Researchers say light signal from space suggests merging black holes

Saturday, January 10, 2015

Artist's depiction of two supermassive black holes merging.
Image: NASA.

On Wednesday, George Djorgovski and collaborators reported in the journal Nature on an unusual light signal they say suggests two supermassive black holes are merging, a phenomenon never seen before, though theorized.

The discovery could clarify how black holes merge and galaxies evolve, and could also provide a better understanding of the so-called "final parsec problem" — the inability of theories to predict how, or even how quickly, the final phases of black hole mergers happen.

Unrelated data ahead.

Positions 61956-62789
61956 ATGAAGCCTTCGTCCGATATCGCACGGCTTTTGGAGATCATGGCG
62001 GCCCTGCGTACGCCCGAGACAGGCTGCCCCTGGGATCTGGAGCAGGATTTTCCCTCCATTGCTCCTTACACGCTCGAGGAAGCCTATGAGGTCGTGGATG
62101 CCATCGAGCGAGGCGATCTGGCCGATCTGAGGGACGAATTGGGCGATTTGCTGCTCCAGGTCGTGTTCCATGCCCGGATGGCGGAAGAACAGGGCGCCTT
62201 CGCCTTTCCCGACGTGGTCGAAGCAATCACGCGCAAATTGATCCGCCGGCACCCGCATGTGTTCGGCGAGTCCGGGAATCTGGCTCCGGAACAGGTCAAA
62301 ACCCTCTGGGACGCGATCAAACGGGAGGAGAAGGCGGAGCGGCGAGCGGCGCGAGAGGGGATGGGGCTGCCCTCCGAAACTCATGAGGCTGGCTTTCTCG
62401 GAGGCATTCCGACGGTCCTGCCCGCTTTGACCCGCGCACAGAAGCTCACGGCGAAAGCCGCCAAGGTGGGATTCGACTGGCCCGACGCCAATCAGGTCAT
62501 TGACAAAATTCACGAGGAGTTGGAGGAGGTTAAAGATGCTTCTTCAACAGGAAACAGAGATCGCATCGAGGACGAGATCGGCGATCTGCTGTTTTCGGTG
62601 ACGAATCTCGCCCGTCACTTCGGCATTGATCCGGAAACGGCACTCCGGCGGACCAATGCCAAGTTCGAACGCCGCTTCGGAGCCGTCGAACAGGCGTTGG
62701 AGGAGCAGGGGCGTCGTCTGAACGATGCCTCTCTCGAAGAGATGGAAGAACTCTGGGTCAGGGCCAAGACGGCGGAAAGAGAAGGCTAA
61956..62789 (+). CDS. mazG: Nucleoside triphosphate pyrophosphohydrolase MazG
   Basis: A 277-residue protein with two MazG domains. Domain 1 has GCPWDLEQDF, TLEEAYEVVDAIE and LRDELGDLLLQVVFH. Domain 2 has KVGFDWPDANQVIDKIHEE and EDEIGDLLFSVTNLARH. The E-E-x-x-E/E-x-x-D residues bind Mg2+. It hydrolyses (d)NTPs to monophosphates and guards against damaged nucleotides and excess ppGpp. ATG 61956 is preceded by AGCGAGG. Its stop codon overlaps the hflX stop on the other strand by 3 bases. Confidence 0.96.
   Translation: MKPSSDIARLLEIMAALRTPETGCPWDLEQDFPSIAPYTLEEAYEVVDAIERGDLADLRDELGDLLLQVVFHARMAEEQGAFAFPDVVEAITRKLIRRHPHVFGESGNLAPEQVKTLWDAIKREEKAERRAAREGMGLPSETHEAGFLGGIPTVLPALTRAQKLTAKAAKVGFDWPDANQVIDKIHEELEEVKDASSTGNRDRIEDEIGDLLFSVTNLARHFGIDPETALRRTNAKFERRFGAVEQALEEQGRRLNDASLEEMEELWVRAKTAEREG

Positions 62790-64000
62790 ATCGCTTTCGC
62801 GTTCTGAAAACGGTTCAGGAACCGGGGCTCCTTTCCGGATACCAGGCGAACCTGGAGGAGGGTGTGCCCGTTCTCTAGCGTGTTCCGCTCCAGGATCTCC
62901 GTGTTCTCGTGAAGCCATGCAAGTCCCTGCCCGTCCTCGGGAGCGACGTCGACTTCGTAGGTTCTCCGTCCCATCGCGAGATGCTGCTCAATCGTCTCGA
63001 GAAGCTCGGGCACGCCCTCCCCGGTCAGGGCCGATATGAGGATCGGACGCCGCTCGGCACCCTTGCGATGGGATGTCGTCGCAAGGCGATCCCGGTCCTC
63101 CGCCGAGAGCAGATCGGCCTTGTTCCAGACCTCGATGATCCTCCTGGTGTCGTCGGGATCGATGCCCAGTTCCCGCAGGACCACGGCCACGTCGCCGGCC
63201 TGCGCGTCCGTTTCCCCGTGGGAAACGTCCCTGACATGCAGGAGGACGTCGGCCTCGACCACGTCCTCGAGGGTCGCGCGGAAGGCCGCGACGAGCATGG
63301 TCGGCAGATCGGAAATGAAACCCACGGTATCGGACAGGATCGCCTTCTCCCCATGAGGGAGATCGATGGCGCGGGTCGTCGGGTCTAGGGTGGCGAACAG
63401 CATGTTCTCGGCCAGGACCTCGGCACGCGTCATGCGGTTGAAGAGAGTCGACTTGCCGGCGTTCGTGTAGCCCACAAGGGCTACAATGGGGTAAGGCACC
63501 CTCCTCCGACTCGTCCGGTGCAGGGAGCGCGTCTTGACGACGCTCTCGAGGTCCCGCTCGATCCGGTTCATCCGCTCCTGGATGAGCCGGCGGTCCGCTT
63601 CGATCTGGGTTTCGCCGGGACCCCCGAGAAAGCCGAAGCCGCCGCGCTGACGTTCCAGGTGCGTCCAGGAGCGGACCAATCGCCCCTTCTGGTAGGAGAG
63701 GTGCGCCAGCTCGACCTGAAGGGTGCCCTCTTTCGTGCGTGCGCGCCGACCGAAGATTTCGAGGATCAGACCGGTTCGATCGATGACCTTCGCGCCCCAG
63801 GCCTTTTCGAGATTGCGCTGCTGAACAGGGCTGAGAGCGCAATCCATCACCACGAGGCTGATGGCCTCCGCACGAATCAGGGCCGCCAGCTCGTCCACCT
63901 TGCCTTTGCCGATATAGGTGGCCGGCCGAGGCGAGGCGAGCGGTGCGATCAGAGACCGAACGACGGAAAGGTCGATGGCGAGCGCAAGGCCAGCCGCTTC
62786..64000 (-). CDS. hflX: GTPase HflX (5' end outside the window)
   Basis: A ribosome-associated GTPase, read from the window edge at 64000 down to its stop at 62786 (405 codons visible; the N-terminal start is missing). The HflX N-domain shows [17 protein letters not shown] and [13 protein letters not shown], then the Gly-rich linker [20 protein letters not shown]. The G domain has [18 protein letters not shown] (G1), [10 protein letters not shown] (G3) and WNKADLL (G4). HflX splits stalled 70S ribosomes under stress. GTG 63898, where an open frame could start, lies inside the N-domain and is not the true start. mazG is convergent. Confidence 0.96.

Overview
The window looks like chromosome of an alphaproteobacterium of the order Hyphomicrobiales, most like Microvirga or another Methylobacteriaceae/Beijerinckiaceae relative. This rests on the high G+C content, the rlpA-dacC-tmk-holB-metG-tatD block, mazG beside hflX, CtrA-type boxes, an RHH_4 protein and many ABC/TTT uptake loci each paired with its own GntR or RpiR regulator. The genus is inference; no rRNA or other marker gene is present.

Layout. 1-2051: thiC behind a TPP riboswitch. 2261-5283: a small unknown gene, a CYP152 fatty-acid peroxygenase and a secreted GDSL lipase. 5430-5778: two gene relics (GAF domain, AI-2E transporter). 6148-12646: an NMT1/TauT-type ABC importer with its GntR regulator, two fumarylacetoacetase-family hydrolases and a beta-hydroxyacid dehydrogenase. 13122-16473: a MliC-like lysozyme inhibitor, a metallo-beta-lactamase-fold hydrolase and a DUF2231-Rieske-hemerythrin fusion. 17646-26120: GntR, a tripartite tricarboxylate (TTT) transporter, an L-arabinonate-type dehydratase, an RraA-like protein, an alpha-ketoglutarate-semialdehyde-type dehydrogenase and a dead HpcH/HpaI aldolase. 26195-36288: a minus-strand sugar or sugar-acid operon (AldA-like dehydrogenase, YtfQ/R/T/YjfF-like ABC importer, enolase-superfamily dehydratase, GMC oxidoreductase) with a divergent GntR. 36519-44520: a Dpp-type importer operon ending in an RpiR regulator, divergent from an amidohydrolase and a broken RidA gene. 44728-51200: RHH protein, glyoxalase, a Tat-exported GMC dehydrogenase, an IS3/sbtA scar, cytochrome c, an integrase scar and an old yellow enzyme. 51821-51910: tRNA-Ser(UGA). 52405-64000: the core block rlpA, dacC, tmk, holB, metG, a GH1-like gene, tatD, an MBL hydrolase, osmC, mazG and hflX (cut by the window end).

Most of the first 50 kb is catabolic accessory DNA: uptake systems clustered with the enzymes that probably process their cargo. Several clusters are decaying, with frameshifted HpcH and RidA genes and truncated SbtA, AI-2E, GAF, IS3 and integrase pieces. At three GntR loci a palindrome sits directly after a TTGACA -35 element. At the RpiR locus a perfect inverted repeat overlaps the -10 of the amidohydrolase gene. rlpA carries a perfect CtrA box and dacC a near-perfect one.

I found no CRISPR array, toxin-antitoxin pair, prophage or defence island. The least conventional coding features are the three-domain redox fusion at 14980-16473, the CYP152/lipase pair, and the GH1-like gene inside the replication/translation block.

The team discovered the light coming from quasar PG 1302-102 in data from the Catalina Real-time Transient Survey (CTRS), which is able to study light sources from four fifths of the night sky using three ground-based US and Australian telescopes.

Coauthor and Caltech computational scientist Matthew Graham emphasized the final stages of these black hole mergers are not well understood.

Sine wave

Image: Geek3

CTRS has so far identified 20 quasars with similar signals, but Graham said this one is the best example because it has a clear signal that recurs about every five years, similar to a sine wave (see the 2D graph shown on the left).


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